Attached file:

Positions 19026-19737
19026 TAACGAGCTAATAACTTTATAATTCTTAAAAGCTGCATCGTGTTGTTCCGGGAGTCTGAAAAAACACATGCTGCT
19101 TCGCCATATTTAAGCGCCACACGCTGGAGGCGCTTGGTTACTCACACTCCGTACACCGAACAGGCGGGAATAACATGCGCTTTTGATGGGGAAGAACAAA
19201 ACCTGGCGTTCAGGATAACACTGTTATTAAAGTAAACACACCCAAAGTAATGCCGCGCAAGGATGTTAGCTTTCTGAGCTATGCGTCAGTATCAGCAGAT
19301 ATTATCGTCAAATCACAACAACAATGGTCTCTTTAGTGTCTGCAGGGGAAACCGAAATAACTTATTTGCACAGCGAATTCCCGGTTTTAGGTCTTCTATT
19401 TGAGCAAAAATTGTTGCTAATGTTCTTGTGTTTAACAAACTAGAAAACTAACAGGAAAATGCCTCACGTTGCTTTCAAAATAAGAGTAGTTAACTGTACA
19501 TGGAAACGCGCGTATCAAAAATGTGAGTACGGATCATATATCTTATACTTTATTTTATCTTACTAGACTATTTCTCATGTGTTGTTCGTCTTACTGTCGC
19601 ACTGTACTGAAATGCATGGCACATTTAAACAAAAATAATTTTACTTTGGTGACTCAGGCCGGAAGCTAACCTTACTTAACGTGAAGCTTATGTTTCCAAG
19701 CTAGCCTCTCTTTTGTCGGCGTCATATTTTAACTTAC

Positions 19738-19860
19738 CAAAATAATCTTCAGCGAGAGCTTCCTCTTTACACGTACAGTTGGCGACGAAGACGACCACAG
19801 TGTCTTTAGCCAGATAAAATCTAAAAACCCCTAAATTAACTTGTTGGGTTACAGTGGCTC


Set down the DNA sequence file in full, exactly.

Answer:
Positions 19026-19737
19026 TAACGAGCTAATAACTTTATAATTCTTAAAAGCTGCATCGTGTTGTTCCGGGAGTCTGAAAAAACACATGCTGCT
19101 TCGCCATATTTAAGCGCCACACGCTGGAGGCGCTTGGTTACTCACACTCCGTACACCGAACAGGCGGGAATAACATGCGCTTTTGATGGGGAAGAACAAA
19201 ACCTGGCGTTCAGGATAACACTGTTATTAAAGTAAACACACCCAAAGTAATGCCGCGCAAGGATGTTAGCTTTCTGAGCTATGCGTCAGTATCAGCAGAT
19301 ATTATCGTCAAATCACAACAACAATGGTCTCTTTAGTGTCTGCAGGGGAAACCGAAATAACTTATTTGCACAGCGAATTCCCGGTTTTAGGTCTTCTATT
19401 TGAGCAAAAATTGTTGCTAATGTTCTTGTGTTTAACAAACTAGAAAACTAACAGGAAAATGCCTCACGTTGCTTTCAAAATAAGAGTAGTTAACTGTACA
19501 TGGAAACGCGCGTATCAAAAATGTGAGTACGGATCATATATCTTATACTTTATTTTATCTTACTAGACTATTTCTCATGTGTTGTTCGTCTTACTGTCGC
19601 ACTGTACTGAAATGCATGGCACATTTAAACAAAAATAATTTTACTTTGGTGACTCAGGCCGGAAGCTAACCTTACTTAACGTGAAGCTTATGTTTCCAAG
19701 CTAGCCTCTCTTTTGTCGGCGTCATATTTTAACTTAC

Positions 19738-19860
19738 CAAAATAATCTTCAGCGAGAGCTTCCTCTTTACACGTACAGTTGGCGACGAAGACGACCACAG
19801 TGTCTTTAGCCAGATAAAATCTAAAAACCCCTAAATTAACTTGTTGGGTTACAGTGGCTC